By Victoria Waldersee
LISBON (Reuters) – Portugal’s justice minister condemned parliament’s sole far-right lawmaker on Wednesday for a social media post in which he called for a black fellow MP with dual Portuguese-Guinean citizenship to be “returned to her own country”.
Portugal’s Angolan-born Justice Minister Francisca Van Dunem said in a speech that lawmaker Andre Ventura’s comments were “an example of the xenophobic discourse which has begun to invade our institutional spaces and now arrived in parliament.”
Ventura, the head of small populist party Chega (Enough) who was elected for the first time in October, posted the statement on Facebook on Tuesday in response to a policy proposal by Joacine Katar Moreira from the eco-Socialist party Livre.
She had proposed that items in Portuguese museums obtained from former colonies should be returned to their countries of origin.
“I propose that the lawmaker herself be returned to her own country. … It would be calmer for everyone, including her own party, and especially Portugal!” wrote Ventura.
Moreira is one of three black members of parliament, and has presented various policy proposals on tackling racism and colonial legacies in Portugal.
Moreira’s Livre decried Ventura’s statement as “deplorable and racist”, while the ruling Socialists said the party deemed his actions “inadmissible” and was considering a vote of condemnation in parliament.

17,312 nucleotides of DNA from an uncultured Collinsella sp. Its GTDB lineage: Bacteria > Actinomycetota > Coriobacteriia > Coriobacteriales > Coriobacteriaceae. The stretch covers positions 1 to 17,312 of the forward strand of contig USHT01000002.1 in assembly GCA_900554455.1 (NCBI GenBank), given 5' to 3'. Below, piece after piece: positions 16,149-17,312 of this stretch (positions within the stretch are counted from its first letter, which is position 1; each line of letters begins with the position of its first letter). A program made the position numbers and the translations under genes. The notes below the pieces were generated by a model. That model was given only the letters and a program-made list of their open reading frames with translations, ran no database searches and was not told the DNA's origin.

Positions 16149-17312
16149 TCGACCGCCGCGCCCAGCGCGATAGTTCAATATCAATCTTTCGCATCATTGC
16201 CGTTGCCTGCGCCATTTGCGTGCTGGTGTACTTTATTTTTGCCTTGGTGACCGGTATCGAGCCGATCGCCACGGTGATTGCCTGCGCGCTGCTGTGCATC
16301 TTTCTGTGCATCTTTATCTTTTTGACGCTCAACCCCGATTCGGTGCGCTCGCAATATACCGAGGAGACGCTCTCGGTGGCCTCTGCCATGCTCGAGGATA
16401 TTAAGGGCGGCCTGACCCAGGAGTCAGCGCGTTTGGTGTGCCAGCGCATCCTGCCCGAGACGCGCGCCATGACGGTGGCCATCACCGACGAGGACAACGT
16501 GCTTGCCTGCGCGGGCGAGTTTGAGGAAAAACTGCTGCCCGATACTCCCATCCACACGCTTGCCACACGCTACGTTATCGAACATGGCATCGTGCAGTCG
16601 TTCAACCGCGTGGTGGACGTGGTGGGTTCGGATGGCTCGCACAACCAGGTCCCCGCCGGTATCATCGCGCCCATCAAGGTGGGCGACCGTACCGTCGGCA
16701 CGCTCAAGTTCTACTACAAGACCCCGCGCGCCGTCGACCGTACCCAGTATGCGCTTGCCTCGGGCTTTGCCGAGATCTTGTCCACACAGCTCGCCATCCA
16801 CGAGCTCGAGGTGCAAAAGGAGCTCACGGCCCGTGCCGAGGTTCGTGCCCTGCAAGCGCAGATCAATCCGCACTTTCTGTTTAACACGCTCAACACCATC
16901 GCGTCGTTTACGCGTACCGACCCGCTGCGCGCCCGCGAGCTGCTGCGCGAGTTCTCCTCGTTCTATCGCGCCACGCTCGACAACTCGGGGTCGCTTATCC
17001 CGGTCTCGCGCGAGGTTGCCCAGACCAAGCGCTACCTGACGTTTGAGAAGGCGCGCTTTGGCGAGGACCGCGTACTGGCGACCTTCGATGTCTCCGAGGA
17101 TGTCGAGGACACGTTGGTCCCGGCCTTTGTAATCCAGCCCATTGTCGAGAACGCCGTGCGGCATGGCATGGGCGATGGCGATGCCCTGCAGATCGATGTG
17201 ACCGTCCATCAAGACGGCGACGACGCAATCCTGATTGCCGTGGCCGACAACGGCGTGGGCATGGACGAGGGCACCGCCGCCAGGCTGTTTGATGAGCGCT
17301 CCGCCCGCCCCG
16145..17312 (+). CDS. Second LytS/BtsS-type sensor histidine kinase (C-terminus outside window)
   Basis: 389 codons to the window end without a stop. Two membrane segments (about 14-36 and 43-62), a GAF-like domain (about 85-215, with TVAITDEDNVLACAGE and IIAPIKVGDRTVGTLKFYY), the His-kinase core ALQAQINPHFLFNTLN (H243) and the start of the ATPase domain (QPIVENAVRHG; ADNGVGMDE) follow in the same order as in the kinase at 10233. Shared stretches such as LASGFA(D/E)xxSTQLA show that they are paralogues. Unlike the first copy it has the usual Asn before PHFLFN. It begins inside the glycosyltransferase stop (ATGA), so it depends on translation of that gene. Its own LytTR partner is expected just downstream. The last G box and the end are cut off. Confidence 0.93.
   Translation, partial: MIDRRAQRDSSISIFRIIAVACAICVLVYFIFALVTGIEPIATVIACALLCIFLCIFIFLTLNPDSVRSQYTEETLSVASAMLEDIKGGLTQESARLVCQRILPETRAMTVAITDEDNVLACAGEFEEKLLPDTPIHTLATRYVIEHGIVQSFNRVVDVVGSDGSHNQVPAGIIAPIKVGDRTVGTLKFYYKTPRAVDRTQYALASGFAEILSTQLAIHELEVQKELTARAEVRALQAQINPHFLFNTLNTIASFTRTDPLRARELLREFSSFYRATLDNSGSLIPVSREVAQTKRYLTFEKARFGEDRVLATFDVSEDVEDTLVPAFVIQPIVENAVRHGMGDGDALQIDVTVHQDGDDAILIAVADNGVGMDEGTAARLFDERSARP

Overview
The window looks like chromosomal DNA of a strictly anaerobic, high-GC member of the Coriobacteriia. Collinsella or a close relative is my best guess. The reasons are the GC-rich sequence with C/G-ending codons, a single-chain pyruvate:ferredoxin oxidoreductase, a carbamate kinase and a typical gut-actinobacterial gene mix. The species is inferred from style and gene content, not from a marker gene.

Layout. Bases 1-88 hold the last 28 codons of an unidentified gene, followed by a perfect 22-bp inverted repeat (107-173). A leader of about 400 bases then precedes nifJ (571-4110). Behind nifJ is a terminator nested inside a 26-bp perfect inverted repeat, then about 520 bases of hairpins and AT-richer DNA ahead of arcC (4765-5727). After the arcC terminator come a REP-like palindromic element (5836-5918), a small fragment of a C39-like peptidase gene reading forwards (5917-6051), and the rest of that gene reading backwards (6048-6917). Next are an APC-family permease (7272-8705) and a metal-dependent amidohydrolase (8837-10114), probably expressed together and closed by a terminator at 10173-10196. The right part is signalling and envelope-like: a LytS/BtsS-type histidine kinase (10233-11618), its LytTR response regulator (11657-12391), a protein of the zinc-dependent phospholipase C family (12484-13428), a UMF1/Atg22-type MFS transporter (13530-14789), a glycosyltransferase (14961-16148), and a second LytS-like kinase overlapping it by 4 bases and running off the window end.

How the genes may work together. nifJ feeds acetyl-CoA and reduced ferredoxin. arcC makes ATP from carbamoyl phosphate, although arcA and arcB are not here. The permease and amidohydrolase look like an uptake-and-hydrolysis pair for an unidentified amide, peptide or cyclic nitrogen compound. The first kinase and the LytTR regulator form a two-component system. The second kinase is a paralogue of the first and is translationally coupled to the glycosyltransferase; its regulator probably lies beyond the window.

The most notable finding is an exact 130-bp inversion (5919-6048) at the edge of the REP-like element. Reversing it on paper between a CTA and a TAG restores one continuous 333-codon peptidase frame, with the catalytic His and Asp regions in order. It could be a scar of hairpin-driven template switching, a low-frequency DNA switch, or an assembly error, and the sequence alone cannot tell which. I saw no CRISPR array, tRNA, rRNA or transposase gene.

An unrepentant Ventura told TSF radio: “She is constantly attacking our history and defending foreign interests. If she acts like that she may as well leave.” Still, he said his comment was “obviously ironic” as he was not referring to physical deportation.
Chega was not immediately available for comment.
At a time when far-right populist movements are on the rise in most of Europe, their peers in Portugal still enjoy relatively weak support because of the country’s attachment to a young democracy that began in 1974 after four decades of Antonio Salazar’s fascist dictatorship.
Ventura was elected with just 1.3% of the vote for his party, but rights groups have voiced concerns that his populist rhetoric often broadcast from parliament is whipping up anti-foreigner and homophobic sentiments and nostalgia for Salazar.
(Reporting by Victoria Waldersee, editing by Andrei Khalip and Jonathan Oatis)